Bank of America, acknowledging that its latest attempt to shake more money out of its customers’ pockets was destroying goodwill and hurting revenue, announced today that it was canceling its plans to impose a $5 monthly fee for debit card use, following in the footsteps of JPMorgan Chase, Wells Fargo, SunTrust, and Regions, which have all made similar moves in the last few days.
“We have listened to our customers very closely over the last few weeks and recognize their concern with our proposed debit usage fee,” said David Darnell, co-chief operating officer of Bank of America, in a news release. “Our customers’ voices are most important to us. As a result, we are not currently charging the fee and will not be moving forward with any additional plans to do so.”
Bank of America attributed its decision to “customer feedback” and “the changing competitive marketplace.” By the latter, the bank undoubtedly means the ads that community banks, credit unions, and other nationwide competitors like Ally are running against it, along with grassroots efforts intended to encourage people to move their money and take their business elsewhere.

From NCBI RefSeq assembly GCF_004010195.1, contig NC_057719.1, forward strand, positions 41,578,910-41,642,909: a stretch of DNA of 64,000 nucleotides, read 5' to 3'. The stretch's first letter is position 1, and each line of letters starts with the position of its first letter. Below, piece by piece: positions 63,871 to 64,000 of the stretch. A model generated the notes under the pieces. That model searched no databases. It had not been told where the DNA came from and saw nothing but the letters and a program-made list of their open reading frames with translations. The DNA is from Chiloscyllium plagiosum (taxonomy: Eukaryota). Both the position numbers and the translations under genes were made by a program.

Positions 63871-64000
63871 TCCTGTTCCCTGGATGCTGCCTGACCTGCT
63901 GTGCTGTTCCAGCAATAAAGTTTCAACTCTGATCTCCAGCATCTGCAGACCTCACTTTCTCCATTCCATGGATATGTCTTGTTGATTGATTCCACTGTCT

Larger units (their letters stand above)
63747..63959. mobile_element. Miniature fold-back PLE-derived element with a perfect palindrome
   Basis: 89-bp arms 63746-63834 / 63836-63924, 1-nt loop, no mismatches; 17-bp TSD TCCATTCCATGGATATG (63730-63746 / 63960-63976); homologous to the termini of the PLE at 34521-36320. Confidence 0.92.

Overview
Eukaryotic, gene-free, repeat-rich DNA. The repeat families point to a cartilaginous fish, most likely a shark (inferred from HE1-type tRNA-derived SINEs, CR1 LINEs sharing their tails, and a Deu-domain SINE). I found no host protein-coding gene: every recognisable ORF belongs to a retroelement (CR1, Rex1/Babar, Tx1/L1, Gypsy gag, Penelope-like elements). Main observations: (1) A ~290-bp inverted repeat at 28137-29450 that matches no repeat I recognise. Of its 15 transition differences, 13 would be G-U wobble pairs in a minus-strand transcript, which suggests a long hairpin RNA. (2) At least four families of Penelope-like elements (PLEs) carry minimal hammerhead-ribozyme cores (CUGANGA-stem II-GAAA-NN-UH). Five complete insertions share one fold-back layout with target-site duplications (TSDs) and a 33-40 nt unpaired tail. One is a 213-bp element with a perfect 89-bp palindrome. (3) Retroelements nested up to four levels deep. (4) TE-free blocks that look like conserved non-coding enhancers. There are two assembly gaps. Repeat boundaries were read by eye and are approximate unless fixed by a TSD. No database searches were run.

While Bank of America’s decision is good news — it shows what a loud consumer backlash can accomplish — this decision amounts to a calculated retreat. Bank of America and its executives are not sorry for having come up with this plan to force man (if not most) of their customers to pony up an extra sixty bucks a year to use a debit card. They’re only sorry that it didn’t work.
They probably figured they could weather some bad P.R. But the story didn’t go away, and when other banks started canceling their plans to charge debit card fees, it left Bank of America in a bad position. So they reversed course.
Bank of America will surely be looking to figure out a new way to pass along costs to its customers. The debit fee gambit didn’t work, so now they’ll come up with something else. When they do, we’ll help sound the alarm as to what that is.
Now is still a good time to switch to a credit union if you continue to do business with a Wall Street bank. Credit unions offer lower fees, better rates, and superior customer service. They’re not for profit and owned by their members. They’re the smart, sensible alternative to greedy banks.